"I've done 7000 miles in it in 25 years," he says with a smile.
That meagre 11,000km equates to only a few hundred km each year. Ross is actually the second owner of the 1955 cruiser but he's had the car since 1984 after picking it up from a deceased estate. "It's done 42,000 miles (67,000km) from new. It's completely original, except it is carrying radial tyres rather than the old crossplys," he says. "It was bought originally new by a gentleman who lived in Dulwich Hill (Sydney). He drove it for a couple of years and then he stopped driving."
Ross bought it from the deceased estate in 1984 after the original owner had driven about 35,000 miles (56,000km). With less than 70,000km on the clock, at the current rate the 55-year old car will be a centurion before it reaches 100,000 kays.
The car, like many classics, has historic club plates so its use is limited and it has spent several years in storage. Ross says he concentrates on club runs but has taken it on interstate journeys. "It's not a viable everyday driver. You can't drive a car of that size in modern traffic."
He says that while the car has good brakes for its day they are not designed to handle modern stop-start traffic and erratic drivers. "I can keep up with the traffic but if they propped in front of me I would probably hit that car."
It's forte is cruising the open road. "We've driven to Victoria and Toowoomba and back in it and it's fairly easy. It just eats the miles up, but in eating the miles up it uses a bit of petrol". The big American slurps fuel at the rate of about 16-17L/100km.
But, he says despite its size, it weighs nearly two tonnes, it goes well. "It will cruise very, very easily at 70-80mph," he says. "It's top speed is 105mph, I believe."
The Hudson has a 308 cubic inch 6-cylinder side valve version, the same motor that gave the independent American firm victories on the racetrack in America in the early 1950s. It produces 140bhp (190Nm)... "the torque is enormous," he says.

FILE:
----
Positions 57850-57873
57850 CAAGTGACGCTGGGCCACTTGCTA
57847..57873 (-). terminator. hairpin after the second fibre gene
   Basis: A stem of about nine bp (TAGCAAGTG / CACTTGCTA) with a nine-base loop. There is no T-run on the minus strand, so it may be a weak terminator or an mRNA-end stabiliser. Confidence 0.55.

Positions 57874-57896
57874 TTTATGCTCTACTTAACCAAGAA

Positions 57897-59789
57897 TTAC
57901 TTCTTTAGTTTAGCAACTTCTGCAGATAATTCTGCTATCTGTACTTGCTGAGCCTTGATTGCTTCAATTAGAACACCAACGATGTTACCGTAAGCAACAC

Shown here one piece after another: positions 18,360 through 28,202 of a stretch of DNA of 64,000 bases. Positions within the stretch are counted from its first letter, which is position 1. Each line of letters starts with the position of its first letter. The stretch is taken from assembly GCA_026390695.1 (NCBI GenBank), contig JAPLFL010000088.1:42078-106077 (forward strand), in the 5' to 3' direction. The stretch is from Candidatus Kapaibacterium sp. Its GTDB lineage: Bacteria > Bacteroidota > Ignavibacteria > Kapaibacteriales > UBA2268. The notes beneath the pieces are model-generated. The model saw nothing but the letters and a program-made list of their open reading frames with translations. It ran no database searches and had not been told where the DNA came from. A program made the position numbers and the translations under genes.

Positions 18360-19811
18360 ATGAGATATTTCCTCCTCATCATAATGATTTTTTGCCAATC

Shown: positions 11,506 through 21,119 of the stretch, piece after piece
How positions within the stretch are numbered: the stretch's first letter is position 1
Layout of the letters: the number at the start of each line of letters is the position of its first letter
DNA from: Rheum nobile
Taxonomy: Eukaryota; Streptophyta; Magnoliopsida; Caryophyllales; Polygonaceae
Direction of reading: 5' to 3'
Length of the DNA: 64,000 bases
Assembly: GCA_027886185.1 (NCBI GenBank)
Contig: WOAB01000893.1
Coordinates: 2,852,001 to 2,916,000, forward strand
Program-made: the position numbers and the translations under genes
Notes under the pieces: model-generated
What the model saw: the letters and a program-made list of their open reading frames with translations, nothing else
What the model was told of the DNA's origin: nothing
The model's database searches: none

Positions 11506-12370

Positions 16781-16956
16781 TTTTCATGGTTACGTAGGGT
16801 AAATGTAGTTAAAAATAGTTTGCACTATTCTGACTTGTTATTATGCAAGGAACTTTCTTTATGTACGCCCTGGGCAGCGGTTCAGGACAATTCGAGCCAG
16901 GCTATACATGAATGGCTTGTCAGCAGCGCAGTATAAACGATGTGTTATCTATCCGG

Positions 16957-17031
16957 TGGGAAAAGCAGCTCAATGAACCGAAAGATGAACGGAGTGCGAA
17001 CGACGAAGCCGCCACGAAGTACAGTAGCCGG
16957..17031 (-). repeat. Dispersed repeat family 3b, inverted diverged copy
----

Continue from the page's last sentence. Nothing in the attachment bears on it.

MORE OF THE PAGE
The car has a four-coil suspension, a six-volt electrical system and has a 3-speed manual gearbox complete with electric overdrive which kicks in at about 60km/h.
The Hudson was one of a range of independent American brands that were gradually swallowed up by the big three, General Motor, Ford and Chrysler throughout the 1950s and 60s. By the time Ross' Hornet came out in 1955 Hudson was no longer independent though its brand name was still in use. It had become part of the AMC (American Motors Corporation) which included Nash and Rambler cars. AMC also took over Packard and Studebaker. About 30 years later AMC itself would disappear, taken over by Chrysler. The Hornet represents one of the last models of a famous line.
Ross says he is attracted to the brand, (he has about five Hudsons in various states of repair from running down to just a collection of parts) because of their quality. "It's a hobby, its an expensive hobby. I'm lucky I've just got the space to hold them," he says. "I've always liked the way those cars cruise. These cars are built to do long distances. They're solid."
Ross says that in 1955 they cost 3100 pounds. For the same money you could buy two Jaguars.
The car will be on show in Sydney this Sunday. American Independence Day might have been last week, but for car fans in Sydney, American Independents Day will be celebrated this Sunday at historic Linnwood House at Guildford. Organisers say that up to 60 Hudsons, Rambler-AMCs, Studebakers, Packhards, Willys-Overlands and a few surprises will be on show from 9.30am-3.30pm. Linnwood House will be open for inspection and there will be other activities including music, arts and crafts.